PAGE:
The emperor in the old Chinese monarchy, popularly known as the "Son of Heaven," more popularly misconceived as an absolute monarch like those of ancient and medieval Europe or other Oriental countries, occupied a position unique enough to have no analogue in other states. As we have seen in the previous chapter, this term, "Son of Heaven," was the only survival of the old triumvirate (son of heaven, minister of heaven and people of heaven); we can safely deny any superhuman or theological tinge attached to it. Running through the old classics and other literature, one comes across the frequently quoted proverb, "The state does not belong to any individual, but the virtuous man takes charge of it." This old saying is as much quoted by private writers as by emperors in their edicts. The philosopher Kuo Pei Yun says: "The throne is not a treasure per se. It is so because people will be benefited when on it sits a sage: so the king does not treasure it, but the people do." Mencius says, " EmperorYao did not give the throne to Shun, nor did Shun give it to Yu, nor did Yu give it to Chi: KingTang did not take the throne from Chieh, for none of them owned it."1 Imperial edicts bear witness to this, the important ones always beginning with the phrase "By order of heaven, I succeed to the throne and hereby issue this edict. . . . ." In petitions and memoranda, reference is made to this theory as often as in edicts. Thus, at least from the theoretical standpoint, the non-ownership of the throne by the emperor was not disputed.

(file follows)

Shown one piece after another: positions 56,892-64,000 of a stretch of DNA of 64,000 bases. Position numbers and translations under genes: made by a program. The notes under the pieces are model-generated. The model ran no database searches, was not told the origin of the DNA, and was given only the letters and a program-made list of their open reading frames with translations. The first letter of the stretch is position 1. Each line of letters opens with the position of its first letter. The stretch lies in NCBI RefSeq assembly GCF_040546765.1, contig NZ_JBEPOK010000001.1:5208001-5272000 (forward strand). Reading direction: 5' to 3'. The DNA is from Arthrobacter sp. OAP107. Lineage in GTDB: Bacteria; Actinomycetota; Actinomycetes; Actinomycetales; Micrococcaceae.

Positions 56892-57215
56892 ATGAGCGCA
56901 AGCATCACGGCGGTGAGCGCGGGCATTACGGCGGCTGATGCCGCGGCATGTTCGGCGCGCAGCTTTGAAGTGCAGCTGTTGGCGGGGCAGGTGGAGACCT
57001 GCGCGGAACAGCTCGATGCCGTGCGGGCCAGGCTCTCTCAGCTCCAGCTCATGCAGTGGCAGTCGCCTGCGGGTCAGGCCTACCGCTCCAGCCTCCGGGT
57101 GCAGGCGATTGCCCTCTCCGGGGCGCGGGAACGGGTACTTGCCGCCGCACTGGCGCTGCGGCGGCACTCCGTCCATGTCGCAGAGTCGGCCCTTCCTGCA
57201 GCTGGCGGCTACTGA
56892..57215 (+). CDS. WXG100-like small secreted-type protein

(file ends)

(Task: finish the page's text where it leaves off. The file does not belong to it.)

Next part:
The emperor's temporary exercise of the sovereign power together with the right of rebellion made the emperor____________________